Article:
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portrait of the boy
portrait of the boy

Parents are too casual about driver education

Driving and riding with other young people in cars is the leading killer of our kids. Yet, too many parents regard driver education as little more than a pesky state requirement to be disposed of as quickly and painlessly as possible.

How else does one explain the fact that, in my 30-plus years of training more than 70,000 teens, a mere handful of parents (not even a quarter of 1 percent) has chosen to meet with me personally to ask me how I intend to train their kids?

If you brought your 15-year-old to me to learn how to handle dynamite, you’d be in my face and want to know precisely how I intended to do that. Of course you would! Handling dynamite is dangerous business.

We know that driving is even more dangerous and yet sports, cheerleading, dance practice and other activities routinely trump drivers education in the parental pecking order. It’s remarkable how few parents take seriously this literal matter of life and death for their kids. Why?

For one thing we tend to trivialize the driving task. It’s what we do. What’s the big deal? The big deal is that roughly 30,000 of us — about 5,000 of which are  teens — will die this year in car crashes and close to 3 million will be seriously injured. Driving becomes so routine that we lose sight of how dangerous it really is, especially for our young people. It’s a thinking task but we stop thinking about it.

Do the kids pick up on this? Of course they do. We all know that kids think they’re immortal anyway so why do we further reinforce that mind set by understating the seriousness of this life-threatening activity?

Studies show that kids with close parental supervision can be as much as 80 percent less likely to be involved in a serious crash. Parental supervision means controlling the keys, restricting hours of driving and knowing when and with whom our kids are riding. It means sticking with the graduated licensing rules many states now have in place. It means setting good examples.

For 15 years, they watch us ignore speed limits and stop signs, tail gate, drive distracted and get angry behind the wheel and then we tell them they are expected to “drive like adults.”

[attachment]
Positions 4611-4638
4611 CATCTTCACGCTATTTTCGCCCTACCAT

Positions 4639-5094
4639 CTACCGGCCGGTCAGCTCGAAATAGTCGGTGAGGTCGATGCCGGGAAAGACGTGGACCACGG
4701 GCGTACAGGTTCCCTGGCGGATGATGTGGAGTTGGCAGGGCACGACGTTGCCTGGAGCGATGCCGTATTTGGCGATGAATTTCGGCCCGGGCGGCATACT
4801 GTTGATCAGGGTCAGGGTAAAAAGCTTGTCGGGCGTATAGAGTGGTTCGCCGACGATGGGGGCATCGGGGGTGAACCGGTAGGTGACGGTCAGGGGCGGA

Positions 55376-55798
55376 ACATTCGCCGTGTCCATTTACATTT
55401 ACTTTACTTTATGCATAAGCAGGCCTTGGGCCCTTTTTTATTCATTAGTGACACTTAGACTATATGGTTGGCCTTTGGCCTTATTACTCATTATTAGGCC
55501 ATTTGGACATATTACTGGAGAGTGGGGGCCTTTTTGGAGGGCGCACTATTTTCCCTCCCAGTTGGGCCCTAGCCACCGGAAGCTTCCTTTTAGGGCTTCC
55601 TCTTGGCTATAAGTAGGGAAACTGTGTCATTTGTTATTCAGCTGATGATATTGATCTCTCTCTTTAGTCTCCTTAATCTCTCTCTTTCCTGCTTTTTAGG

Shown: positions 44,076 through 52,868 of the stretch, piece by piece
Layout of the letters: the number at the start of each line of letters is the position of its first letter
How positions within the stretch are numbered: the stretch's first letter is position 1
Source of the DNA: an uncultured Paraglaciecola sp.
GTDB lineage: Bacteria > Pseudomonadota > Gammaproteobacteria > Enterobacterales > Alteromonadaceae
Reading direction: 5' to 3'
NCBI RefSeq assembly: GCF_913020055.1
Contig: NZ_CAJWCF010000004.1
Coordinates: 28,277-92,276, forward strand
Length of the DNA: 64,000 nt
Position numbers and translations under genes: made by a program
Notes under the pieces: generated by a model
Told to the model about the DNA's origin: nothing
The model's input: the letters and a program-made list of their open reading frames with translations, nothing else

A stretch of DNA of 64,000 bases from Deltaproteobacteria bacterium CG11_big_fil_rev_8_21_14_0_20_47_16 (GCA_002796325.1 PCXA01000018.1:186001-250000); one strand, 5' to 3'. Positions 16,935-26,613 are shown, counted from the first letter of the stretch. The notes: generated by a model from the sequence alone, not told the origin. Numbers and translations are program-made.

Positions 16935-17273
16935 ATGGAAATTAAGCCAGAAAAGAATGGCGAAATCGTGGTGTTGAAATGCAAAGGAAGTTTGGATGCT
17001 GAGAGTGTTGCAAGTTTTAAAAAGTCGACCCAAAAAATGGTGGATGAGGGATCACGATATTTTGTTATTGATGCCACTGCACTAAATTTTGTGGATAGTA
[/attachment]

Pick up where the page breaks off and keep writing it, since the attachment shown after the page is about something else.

Too many of our students tell us mom or dad said they can get away with five or 10 miles over the speed limit. Too many tell us that, when they point out some bad driving behavior on the part of a parent, the parent will most likely laugh it off and continue driving as usual. These are strong messages which do not go unnoticed.

There are three principal reasons why kids get involved in car crashes:

The first is inexperience. Driving is like a dangerous job, when we first do it we’re prone to mishaps. It’s a learned task and, as with any activity requiring coordination and concentration (sports are a good example), the more we train the better our skills become. Practice with your kids . . . a lot!

The second is risk-taking. One of the most frustrating parts of the instructor job is trying to convince the kids to avoid risky in-car behavior when we know that many will do it anyway. Set rules and limits and, if the rules are not respected, take away the keys!

The third reason is alcohol and other drug use by teens in and around cars. This is a tragic byproduct of a much larger problem and frankly, although we try very hard, driver education can only provide the best advice available and hope for the best.

Driver education tries to teach new drivers the skills and attitudes they need to avoid making mistakes, but that’s just part of it. Parents must take an interested and active role right from the start.

Kids begin processing information from the time of first conscious thought. They watch the way we drive and they will surely imitate our behavior. The examples we provide as adults set the tone for all that follows including, not just the physical skills needed for driving, but the vital intangibles such as attitude and social skills.

There is a great deal of difference between good drivers and, well, those of us who merely know how to drive. Which do you want your kids to be?

This is not about how to drive. This is about staying alive!

About Robert Sears

Robert Sears is a professional driving instructor who once owned a company that trained more than 70,000 people to drive. Today he is an author working on several non-fiction books and writing traffic safety articles for consumer and special interest publications. He is a 30-year motorhome owner who has logged several hundred thousand miles of RV driving experience.

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